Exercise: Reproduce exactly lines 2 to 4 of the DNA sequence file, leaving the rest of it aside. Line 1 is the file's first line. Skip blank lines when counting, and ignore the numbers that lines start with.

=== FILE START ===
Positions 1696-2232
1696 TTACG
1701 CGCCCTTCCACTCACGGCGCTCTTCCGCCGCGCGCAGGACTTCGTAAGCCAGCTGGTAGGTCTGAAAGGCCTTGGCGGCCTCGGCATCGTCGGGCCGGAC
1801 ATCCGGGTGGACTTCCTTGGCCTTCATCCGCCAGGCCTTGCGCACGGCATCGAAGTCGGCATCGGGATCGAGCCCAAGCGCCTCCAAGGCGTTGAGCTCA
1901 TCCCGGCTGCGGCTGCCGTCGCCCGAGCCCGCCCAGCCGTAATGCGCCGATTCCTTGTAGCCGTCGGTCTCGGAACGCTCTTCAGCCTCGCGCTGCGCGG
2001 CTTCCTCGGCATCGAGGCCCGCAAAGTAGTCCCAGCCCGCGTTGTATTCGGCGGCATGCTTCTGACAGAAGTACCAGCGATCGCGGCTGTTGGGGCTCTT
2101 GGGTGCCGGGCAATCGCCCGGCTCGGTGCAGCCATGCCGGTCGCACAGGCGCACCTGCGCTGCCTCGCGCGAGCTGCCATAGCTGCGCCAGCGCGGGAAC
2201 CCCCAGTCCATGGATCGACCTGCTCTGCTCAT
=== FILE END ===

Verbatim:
1696 TTACG
1701 CGCCCTTCCACTCACGGCGCTCTTCCGCCGCGCGCAGGACTTCGTAAGCCAGCTGGTAGGTCTGAAAGGCCTTGGCGGCCTCGGCATCGTCGGGCCGGAC
1801 ATCCGGGTGGACTTCCTTGGCCTTCATCCGCCAGGCCTTGCGCACGGCATCGAAGTCGGCATCGGGATCGAGCCCAAGCGCCTCCAAGGCGTTGAGCTCA